But even if the answer will be eventually revealed as a no, we have a choice of how we live until then.

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He Hasn’t Forgotten Our Frailty

deadflowerIf you’re asking “Just what is God like?”, few books of the Bible answer more directly and generously than the Psalms.

Yesterday I was reading through Psalm 103 (one of my favorites) and found myself stopping on verses 13-16:

As a father has compassion on his children,
    so the Lord has compassion on those who fear him;
for he knows how we are formed,
    he remembers that we are dust.
The life of mortals is like grass,
    they flourish like a flower of the field;
the wind blows over it and it is gone,
    and its place remembers it no more.

I stopped reading. A lump had taken up residence in my throat. Yes. This is me. Dust. Temporary. Fragile. It’s what I am, and moreover, it was how I’ve been feeling lately.

And God knows.

He knows.

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Co-Opted by Fear: Adventures in Overthinking Prayer, Part II

fear(This ended up becoming a series. Here’s Part 1 and Part 3.)

The Neurotic Self-Examination Department is still hard at work, somewhere back there in my brain, outperforming their quotas for the 131rd quarter straight. I’d love to know what productivity methods they’re using, because I could make millions sharing them – I just cannot stop thinking about stuff. For example…should I include the nine months before my birth in that quarter count? If so, it’d be 134.

Anyway…

My pastor belted out another terrific sermon last night. I could sum it up in one sentence of his: “Gratitude doesn’t just sit there. It accomplishes something in our hearts. Gratitude gives way to hope.” It was about reminding oneself of God’s previous works and displays of power in our lives to gather hope for the future – relying on his prior and proven faithfulness to reassure ourselves for tomorrow.

And  thought, that doesn’t work for me. Not for matters in this life.

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When You Don’t Feel Like Praying for Rain Again

rainSmoke covers the Montana Rockies. Every thunderstorm that passes through seems to touch off new blazes, which now surround my town on three sides so that the wind can’t easily clear out the smoke. Last night, flakes of ash were drifting out of the sky.

So you could say that, like Elijah, we’re praying for rain.

In the last few days, I’ve prayed for the safety of the firefighters putting their lives on the line to contain the flames. I’ve also asked for your prayer.

But last night, when I realized it had been a whole day since I prayed, something in me quailed.

Ugh. I don’t feel like praying tonight. Not again.

And that’s exactly how I knew that I needed to keep praying.

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Irritated by God’s Glory: Adventures in Overthinking Prayer, Part III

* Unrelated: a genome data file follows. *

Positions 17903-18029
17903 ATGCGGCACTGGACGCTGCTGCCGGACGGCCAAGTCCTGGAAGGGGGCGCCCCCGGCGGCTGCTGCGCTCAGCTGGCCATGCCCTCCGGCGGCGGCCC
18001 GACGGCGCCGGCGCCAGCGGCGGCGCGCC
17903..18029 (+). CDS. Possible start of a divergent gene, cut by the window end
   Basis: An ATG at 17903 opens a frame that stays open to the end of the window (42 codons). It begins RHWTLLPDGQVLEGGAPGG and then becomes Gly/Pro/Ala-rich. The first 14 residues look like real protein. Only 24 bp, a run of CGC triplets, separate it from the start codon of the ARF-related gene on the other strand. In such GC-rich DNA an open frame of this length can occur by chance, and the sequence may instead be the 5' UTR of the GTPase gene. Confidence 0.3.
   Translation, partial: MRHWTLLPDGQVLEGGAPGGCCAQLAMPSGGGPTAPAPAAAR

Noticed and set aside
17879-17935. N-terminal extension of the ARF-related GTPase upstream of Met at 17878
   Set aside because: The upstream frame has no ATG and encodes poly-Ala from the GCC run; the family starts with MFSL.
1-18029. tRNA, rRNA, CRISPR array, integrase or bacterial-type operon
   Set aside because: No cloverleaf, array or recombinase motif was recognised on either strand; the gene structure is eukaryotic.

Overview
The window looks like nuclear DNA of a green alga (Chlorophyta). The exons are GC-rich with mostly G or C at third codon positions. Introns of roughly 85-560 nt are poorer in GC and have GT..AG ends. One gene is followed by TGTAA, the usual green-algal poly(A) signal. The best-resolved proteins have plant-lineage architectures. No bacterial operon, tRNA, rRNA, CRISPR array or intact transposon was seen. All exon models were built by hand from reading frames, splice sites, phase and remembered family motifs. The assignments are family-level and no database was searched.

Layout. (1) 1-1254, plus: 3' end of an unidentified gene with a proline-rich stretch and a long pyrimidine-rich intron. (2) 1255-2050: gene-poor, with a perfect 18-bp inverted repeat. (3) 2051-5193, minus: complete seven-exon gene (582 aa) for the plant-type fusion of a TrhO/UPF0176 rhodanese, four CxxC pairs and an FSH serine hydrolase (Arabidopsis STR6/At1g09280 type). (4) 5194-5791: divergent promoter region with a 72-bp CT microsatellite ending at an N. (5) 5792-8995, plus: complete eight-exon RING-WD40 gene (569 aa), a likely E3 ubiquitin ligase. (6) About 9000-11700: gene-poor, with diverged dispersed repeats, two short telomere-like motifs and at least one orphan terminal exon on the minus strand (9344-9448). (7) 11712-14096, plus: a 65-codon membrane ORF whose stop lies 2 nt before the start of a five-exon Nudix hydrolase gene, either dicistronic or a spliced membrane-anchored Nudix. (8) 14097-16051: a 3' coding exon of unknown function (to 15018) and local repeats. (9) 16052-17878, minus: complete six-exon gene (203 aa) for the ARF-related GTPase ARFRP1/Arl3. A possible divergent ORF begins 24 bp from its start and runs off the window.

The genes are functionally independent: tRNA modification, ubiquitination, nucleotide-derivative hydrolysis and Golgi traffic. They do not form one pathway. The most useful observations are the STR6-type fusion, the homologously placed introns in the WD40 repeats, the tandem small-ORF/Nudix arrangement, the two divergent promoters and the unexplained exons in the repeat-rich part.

I wasn’t planning to make this a series. This should be the final installment. Feel free to read Part 1 and Part 2 if you’re really jonesing for a flying leap down the rabbit hole.

irritated

I used to be really irritated whenever someone mentioned God’s glory.

It took years of reflection, but thanks to God’s kind insight, I figured out why.

Part of the problem was that whenever I heard “glory of God”, I heard distance. Detachment. Dismissal. A far-off God who couldn’t care less about my heart or my issues, who basks in a shower of others’ praises while I toil down here, forgotten, or kinda tolerated. I feared getting lost in the shuffle.

I believe this is actually an enormous conundrum for my generation, one I’d like to talk about eventually – the collision of soli Deo gloria with the masses of millennials wounded by damaged families, abuse, neglect, self-hatred, addiction, and every other ill stemming from being grandchildren of the sixties, and then being told that a Christ-centered gospel means that their struggles are unworthy of attention. (Yes, we hear that. All the time.)

For now, the irony is, that definition of soli Deo gloria doesn’t glorify God. Scripture tells us instead of a gracious, compassionate, and involved God who goes to great lengths to come through, even arranging for trials so that we can learn of his power (2 Cor. 1:9). He is repeatedly described as a healer all through the holy book. It’s no wonder that many of my quiet times with God were unsatisfying and tense; I didn’t have the right image of him. Approaching God without accounting for every aspect of his character is a pointless exercise, and affords him no glory.

This has been a relief. God has reconciled vast territories of my heart to him through these Scriptural discoveries and opened new avenues of worship and intimacy.

But there was a deeper issue.